Martian Lander

What's up with the lander(s) on Mars?

I've not received a lot of info yet, but have heard something about them unpacking some kind of robot or arm or something not so long ago.
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ozo>>that URL is not active.

Try this one:

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SunBowAuthor Commented:
So they haven't been in business that long, but are doing well in business.
I hesitate to ask, where are they, and... how about the last two, they seemed to have found some battery that kept them going on and on for long life last I heard.
Are you refering to the earlier landers - Spirit and Opportunity - They are still running , just fine:

check out:
SunBowAuthor Commented:
Re:>"Spirit and Opportunity"

Yeah, that's them.

/quote from above link/ The twin rovers landed on Mars in January 2004, 45 months ago, on missions originally planned to last 90 days

Simply amazing! The tech industry keeps getting us more for less. Not that 'planned obsolescence' at all.

What about the geography, I mean in general, for what part of planet, for whatever. I am sure they had many good recommendations, what did we end up with? Definitely not suck much in liquid, but I thought one was like having to navigate some crater.

With all them 'stones' in the picture, not knowing the size, has there ever been talk of one earlybird build something like a road for the next one? (or something ... almost want to ask now about refueling, a place to stop to tank up before the fuel costs soar more)

Side quesiton: why Mars? For awhile it was thought we could not get much out of Mars, or as much as we could from Moons further out, such that our own moon should have more preference in the closeness, proximity, if for nothing more than having stations for launches (which would then bypass Mars).
Actually, the two landers (Spirit and Opportunity) are on opposite sides of the planet, nowhere close to one another.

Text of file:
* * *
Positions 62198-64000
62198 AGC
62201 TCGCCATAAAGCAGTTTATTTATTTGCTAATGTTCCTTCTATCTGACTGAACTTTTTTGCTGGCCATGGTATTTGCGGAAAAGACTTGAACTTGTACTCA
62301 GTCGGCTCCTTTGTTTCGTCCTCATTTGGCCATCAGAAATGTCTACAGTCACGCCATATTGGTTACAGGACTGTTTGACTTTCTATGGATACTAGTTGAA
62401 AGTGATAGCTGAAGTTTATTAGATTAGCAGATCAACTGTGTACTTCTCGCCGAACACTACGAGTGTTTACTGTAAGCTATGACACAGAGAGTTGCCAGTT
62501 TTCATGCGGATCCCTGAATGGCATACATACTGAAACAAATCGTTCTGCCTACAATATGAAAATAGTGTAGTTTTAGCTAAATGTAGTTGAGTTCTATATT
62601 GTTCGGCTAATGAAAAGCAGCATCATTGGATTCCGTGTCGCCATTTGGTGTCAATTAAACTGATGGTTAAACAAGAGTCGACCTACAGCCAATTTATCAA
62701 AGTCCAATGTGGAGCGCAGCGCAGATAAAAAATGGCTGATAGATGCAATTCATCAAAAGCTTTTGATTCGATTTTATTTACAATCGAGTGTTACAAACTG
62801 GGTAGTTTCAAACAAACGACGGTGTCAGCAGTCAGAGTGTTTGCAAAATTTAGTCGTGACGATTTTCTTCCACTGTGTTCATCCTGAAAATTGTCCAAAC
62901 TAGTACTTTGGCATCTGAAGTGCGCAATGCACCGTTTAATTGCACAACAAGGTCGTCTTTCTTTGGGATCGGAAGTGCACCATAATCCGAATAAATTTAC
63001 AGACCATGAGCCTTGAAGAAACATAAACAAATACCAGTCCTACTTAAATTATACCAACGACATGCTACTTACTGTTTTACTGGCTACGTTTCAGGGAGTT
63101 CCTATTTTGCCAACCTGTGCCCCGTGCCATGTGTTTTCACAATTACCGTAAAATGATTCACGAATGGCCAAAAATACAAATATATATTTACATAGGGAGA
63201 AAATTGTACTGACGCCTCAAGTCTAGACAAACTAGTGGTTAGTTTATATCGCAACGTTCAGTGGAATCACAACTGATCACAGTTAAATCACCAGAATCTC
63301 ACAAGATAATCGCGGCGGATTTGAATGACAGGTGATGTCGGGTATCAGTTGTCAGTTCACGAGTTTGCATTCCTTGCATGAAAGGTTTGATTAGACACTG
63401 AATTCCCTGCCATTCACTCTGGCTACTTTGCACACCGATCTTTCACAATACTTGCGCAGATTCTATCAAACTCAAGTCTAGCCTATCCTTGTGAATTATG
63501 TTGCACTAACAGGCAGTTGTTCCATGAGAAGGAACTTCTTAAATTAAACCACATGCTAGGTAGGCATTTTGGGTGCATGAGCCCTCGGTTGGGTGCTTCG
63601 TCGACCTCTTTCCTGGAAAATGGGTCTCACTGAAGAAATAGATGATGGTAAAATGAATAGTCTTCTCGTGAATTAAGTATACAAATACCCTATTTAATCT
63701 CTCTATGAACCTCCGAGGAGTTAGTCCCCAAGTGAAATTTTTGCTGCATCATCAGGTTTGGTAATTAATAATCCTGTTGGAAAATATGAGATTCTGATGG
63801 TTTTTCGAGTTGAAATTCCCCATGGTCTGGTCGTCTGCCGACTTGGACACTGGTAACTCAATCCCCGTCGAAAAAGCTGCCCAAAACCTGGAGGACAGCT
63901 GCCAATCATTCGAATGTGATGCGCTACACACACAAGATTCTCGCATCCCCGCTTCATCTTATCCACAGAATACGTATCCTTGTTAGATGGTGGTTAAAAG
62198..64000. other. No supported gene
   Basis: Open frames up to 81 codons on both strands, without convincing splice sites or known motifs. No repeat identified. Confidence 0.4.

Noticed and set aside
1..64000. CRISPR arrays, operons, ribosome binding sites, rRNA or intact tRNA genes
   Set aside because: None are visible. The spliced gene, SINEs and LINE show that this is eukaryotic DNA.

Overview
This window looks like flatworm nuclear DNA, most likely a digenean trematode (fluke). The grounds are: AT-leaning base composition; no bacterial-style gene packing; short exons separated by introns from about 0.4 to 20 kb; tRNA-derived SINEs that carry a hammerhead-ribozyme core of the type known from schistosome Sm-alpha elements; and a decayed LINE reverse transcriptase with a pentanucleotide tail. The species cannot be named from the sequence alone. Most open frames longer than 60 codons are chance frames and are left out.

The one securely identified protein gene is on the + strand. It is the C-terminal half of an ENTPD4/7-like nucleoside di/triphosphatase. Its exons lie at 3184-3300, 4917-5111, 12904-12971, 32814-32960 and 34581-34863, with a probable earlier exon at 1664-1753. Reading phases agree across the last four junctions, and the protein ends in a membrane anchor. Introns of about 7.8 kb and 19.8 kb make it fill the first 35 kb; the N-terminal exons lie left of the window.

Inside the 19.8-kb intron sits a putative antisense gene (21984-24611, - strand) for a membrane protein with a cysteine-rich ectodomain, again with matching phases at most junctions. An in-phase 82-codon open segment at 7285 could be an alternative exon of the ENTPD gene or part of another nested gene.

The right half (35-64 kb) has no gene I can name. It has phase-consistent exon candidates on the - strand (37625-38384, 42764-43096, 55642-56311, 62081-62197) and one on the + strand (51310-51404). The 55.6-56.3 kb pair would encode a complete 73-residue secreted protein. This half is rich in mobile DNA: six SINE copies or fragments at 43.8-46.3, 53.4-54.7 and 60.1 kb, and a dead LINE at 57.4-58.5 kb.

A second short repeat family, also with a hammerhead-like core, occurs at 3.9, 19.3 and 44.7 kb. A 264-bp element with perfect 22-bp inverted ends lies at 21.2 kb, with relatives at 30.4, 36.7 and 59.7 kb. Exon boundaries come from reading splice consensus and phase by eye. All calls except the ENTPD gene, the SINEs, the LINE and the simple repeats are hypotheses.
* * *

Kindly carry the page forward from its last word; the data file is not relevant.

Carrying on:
Why Mars?  Because it has the best chances for finding life elsewhere in our Solar System.  While Venus is about the same size as Earth, it has a surface tempearture of about 750 degrees F (hot enough to melt lead), and the atmosphere is so dense (about 90 times the surface pressure as Earth), and caustic (composed of Carbon Dioxide and Sulphuric Acid), that life is complete impossible ( I once did research, with Carl Sagan, while at Harvard in the late 1960's, on the atmosphere of Venus - we published two papers, together).  Mars, on the other hand, has polar ice caps (mostly composed of sold Carbon Dioxide - known as Dry Ice, but with measurable water ice as well), and has a surface that, while generally very cold, can reach 'cool' earth-like temperatures under some circumstances.

If you look at the web site I posted, it shows the local time at the location of both landers:

at the location of the Spirit Lander, it is 23:06 mars time (54 mars minutes before midnight)

at the location of the Opportunity Lander, it is 11:07 mars time (53 mars minutes before noon)

They are almost precisely half-way around Mars from each other.

landing sites are shown on  page 33 of
SunBowAuthor Commented:
Better on Mars than inner planets, or any planet, whatever Pluto is. I still thought they had higher expectations fo finding 'life' on distant moons, just not so easy to get at and not based well upon carbon/hydro. [this won't turn out, I try, attempt to paste the pic - and assumption is that frontispiece to pdf is more artistic than representative of actual]
SunBowAuthor Commented:
(my head hurts)

er if this one is near pole, where's all the ice?

(trying to right-size this crudely)
SunBowAuthor Commented:
That many with oceans of liquid water? I don't remember that
SunBowAuthor Commented:
[moving on]
SunBowAuthor Commented:
SunBowAuthor Commented:
I had closed this due to receiving a Notif from Experts-Exchange.

Maybe they'd beat me to reading that the lander found ice.
At least they declared that it was water that they found (in form of ice).
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